We went to the northeast of Germany specifically to see the cranes that fly in from Poland on their way South. Anything we have read indicates that about 60,000 cranes land in the marshes in this area in October. We paid 36 euros to take a crowded tour boat (so crowded we had to sit outside in the wind and rain!) and after nearly two hours, saw three flocks of about 12 cranes each fly so far off in the distance we could hardly see them with the good binoculars! So, tired, cold, wet and disappointed we decided to cut our losses, give up on the cranes, and left Zingst and drove to Rugen Island on the far east of Germany, right next to Poland. We found a campground way out in the countryside, miles from anywhere, that we shared with only two other campers. We woke the next morning to the most god awful screeching and got up to see hundreds of cranes flying right over our camper and landing in the field behind us. Talk about being in the right place at the right time (that generally does not happen for us despite any planning ). It was the most amazing sight, the sky nearly black with hundreds of cranes flying toward us – much like watching flocks of Canadian geese heading out in their V formation in the Fall…. And, my, are they noisy. It made us realize that we pay a lot to take tours that promise to give us what we are looking for – but they always seems a bit of a manufactured experience, shared with dozens of others. Being out, alone, witnessing nature – whether it be cranes or orcas – cannot be duplicated on a crowded tour bus/boat. PS. We have a million photos of cranes! As I said in a previous posting: Just how many photos of cranes are too many photos of cranes?
Zingst is a beautiful little town on the northeast coast of Germany, on the Baltic Sea. The beach, and surrounding community, is dotted with lovely sculptures along with signage and brochures and with a map of their locations so you can run around the community searching for them. There was an interesting turquoise blue structure at the end of the pier that looked like a small mosque. As we walked along the beach, it seemed to disappear. Optical illusion? No, it was a large diving bell that took people underwater to see the fish.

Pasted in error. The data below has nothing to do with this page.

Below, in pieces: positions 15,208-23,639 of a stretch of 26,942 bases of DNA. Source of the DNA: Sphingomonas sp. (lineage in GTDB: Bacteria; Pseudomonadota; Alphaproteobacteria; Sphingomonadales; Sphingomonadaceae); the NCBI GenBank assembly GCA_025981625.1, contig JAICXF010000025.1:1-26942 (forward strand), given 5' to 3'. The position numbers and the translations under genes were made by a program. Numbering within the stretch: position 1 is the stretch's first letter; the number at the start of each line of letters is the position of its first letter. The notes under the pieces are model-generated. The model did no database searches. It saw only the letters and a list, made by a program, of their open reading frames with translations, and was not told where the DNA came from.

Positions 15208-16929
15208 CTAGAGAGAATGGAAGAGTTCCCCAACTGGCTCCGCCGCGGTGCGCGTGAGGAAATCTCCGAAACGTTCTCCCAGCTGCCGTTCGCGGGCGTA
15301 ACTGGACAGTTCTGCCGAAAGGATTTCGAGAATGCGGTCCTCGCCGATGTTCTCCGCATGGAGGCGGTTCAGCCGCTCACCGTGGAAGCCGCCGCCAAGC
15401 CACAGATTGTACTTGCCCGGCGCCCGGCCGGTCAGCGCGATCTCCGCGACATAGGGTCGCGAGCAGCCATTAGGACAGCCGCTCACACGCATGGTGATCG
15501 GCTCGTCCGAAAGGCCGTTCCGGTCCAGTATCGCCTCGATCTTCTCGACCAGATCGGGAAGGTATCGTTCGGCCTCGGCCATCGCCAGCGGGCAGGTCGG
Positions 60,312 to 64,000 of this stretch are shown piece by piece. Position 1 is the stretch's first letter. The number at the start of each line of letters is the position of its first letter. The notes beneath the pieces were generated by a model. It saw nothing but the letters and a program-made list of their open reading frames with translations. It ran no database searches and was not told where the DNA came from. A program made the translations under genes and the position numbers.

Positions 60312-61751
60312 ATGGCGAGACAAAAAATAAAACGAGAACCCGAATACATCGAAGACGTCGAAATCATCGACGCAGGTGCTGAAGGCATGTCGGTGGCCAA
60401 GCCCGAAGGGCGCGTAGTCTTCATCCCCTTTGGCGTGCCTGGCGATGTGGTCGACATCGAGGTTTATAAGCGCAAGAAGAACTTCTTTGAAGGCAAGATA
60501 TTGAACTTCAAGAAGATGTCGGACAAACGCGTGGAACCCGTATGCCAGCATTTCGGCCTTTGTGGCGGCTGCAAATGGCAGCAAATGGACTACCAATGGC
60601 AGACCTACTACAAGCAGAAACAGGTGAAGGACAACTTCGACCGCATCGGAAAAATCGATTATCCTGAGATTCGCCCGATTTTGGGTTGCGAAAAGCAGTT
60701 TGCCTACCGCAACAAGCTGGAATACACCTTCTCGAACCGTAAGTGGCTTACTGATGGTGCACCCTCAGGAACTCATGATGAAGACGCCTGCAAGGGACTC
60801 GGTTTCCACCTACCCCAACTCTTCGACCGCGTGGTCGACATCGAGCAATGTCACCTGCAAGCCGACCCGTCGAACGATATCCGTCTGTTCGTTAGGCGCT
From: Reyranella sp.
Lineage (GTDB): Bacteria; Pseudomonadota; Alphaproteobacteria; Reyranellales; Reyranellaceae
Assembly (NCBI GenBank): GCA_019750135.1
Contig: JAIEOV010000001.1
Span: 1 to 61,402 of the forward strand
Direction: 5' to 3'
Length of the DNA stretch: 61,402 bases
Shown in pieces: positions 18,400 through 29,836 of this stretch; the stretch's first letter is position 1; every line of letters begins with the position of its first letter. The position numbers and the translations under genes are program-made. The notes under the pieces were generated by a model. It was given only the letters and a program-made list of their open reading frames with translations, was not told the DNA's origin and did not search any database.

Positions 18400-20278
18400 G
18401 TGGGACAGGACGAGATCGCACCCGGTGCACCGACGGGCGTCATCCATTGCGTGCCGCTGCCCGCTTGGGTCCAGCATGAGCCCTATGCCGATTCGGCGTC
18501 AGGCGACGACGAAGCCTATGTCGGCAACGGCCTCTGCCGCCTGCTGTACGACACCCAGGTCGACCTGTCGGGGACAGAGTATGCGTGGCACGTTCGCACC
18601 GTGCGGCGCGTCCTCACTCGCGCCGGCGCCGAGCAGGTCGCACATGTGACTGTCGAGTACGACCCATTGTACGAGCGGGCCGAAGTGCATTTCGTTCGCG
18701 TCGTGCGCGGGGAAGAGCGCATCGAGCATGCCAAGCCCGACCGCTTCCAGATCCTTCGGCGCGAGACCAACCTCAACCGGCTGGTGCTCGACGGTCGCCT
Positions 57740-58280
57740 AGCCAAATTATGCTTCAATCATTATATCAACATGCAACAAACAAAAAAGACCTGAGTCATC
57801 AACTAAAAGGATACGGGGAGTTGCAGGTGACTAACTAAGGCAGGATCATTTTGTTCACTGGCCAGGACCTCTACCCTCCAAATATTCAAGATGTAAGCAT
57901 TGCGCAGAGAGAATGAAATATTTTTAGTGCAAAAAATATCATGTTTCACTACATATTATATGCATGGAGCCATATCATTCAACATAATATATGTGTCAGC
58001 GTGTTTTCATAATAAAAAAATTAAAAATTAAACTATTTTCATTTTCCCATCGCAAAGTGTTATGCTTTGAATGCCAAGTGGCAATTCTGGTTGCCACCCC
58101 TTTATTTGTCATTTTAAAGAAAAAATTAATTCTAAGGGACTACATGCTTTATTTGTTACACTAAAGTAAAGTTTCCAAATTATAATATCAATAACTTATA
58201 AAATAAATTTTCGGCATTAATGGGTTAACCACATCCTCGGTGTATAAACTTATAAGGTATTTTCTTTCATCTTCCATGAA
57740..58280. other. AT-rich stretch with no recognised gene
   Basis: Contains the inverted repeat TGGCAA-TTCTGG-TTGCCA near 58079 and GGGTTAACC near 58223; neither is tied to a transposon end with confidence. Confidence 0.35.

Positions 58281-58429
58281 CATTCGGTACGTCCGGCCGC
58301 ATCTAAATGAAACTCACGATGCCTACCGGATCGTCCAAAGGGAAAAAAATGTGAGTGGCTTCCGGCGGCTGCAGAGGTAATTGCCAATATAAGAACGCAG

We rode our bikes out into the marshes for several hours, marvelling at the ease of biking in a tail wind. It was quiet, serene, filled with birds and just one of those experiences that makes you glad to be alive. BUT, we had to turn around to get back to the campsite, into the headwind, that was now blowing at such a force we had to get off our bikes and push. Then, despite the weather forecast, it began to pour…. sideways in the wind. We were an hour from the campground with no place to take refuge so we had no option but to push our bikes in the wind and the rain. We got back, soaked to the skin, and thinking that the day showed us the best of times and the worst of times!
While camping on Rugen Island, we drove up to Kap Arkona, the most northeasterly point in Germany where there are two famous red brick lighthouses: one built in the late 1800s and one built in 1906. From the lighthouses you can walk through the forest and down many rickety wooden steps to the beach. This was not the calm, white sand beach we found in other places along the Baltic, but a windy, rocky place reminiscent of many beaches on our BC coast. The limestone cliffs soared up over our heads and contributed to the unique black and white rocks all along the beach.
Prora was a very interesting stop along the way: it is another Baltic seaside town that is just coming into itself with the building of several large hotel/guest houses along the beach. However, the beach still bears testament to Nazi plans to create the world’s largest resort: six hideous unfinished 6-storey buildings, each 500m long. According to Lonely Planet, “They were intended as an escape for 20,000 workers but the outbreak of WWII stopped its completion and no one has known what to do with it since”.